When Parliament returns from recess on the 7th of September, they have only two scheduled debates for the week: a bill regarding the EU Referendum and the Finance Bill. However, we would be foolish to presume that these two bills are the only ones to be on the agenda for discussion. With the current migrant crisis, which has now reached the doors of the EU, Parliament will be dominated by this issue in the coming weeks and, in particular, Prime Minister Cameron’s refusal to expand the council budget to accommodate incoming migrants and refugees. Indeed, this crisis might well be the make or break moment for Cameron, but with his approach thus far it seems he might well suffer for remaining out of touch and heartless.
Also, in addition to the EU Referendum Bill, we will without doubt see an expanded discussion of the position and place of the EU with regards to the issue mentioned above. The current migrant crisis, which can only be described as a human tragedy, has opened up the flaws and strengths in the EU and the proponents of both sides of the argument will be quick to utilise the issue as a means to forward their message with regards to the referendum.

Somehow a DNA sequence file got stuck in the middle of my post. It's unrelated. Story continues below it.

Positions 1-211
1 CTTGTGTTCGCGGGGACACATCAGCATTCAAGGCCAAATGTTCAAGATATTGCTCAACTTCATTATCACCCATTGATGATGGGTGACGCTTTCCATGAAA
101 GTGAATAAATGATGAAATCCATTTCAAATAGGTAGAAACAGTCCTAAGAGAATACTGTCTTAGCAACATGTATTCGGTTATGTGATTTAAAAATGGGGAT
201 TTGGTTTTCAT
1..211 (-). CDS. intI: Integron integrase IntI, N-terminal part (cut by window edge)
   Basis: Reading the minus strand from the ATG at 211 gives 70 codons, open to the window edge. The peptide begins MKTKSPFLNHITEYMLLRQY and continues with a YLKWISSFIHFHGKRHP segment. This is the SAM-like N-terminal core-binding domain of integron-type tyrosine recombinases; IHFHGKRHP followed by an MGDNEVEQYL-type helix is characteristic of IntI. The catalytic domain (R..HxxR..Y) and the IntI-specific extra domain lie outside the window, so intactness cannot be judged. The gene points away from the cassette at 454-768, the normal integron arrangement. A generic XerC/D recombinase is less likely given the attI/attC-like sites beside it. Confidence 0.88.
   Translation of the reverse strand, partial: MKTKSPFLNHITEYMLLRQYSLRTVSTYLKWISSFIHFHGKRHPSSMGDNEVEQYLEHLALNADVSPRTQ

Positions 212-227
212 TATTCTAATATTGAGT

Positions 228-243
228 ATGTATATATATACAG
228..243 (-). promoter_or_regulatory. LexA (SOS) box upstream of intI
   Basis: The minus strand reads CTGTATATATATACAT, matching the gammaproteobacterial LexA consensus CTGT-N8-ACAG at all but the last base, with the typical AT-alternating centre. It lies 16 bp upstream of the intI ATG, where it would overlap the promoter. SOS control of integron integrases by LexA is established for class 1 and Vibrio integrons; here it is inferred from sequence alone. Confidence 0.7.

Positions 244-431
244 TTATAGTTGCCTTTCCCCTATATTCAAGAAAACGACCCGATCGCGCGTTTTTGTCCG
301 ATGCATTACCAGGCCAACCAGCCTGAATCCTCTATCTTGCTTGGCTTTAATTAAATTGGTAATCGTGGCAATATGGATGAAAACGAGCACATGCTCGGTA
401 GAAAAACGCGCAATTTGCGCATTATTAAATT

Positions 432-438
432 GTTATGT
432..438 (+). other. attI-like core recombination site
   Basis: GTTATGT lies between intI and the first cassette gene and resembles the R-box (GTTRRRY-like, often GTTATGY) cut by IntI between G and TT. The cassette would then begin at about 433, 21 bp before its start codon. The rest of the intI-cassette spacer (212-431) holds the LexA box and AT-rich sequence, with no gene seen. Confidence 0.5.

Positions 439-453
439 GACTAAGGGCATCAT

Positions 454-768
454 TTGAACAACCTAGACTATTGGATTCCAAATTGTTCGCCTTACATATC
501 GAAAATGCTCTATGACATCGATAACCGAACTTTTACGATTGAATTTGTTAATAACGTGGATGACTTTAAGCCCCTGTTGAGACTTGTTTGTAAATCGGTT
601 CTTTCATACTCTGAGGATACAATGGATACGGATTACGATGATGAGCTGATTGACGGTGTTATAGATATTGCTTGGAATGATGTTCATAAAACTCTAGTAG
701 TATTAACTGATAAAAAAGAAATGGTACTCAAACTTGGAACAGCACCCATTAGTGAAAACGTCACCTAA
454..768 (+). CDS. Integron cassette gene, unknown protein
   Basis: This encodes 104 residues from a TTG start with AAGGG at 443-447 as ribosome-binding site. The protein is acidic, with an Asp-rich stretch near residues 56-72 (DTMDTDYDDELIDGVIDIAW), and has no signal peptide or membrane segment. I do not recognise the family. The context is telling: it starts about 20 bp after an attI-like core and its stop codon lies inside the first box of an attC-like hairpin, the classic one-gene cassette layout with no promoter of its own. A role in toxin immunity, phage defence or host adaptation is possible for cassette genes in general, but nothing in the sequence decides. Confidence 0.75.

With the news in the week heralding a rise in the support – once more – for the Scottish independence, we might indeed see a renewed discussion on the devolved powers and the future of the secession for all the members of the United Kingdom. I have no doubt that the SNP will be quick to exploit this ‘fact’ in the coming weeks especially if Alex Salmond is keen to push forward the issue once more.
The Labour leadership contest will have resolved itself by the end of the week as well, which will no doubt result in the reconsolidation of the direction of Labour, the current majority constituent element of the Opposition. Depending on who is elected as Labour leader, we may also see a change in the path which the government takes to combat a potentially more invigorated and potent Opposition.
In any case, David Cameron will not be returning to a slow start: it’ll be straight in at the deep end.
Image: UK government (c) Robert Pittman (50144889@N08, flickr)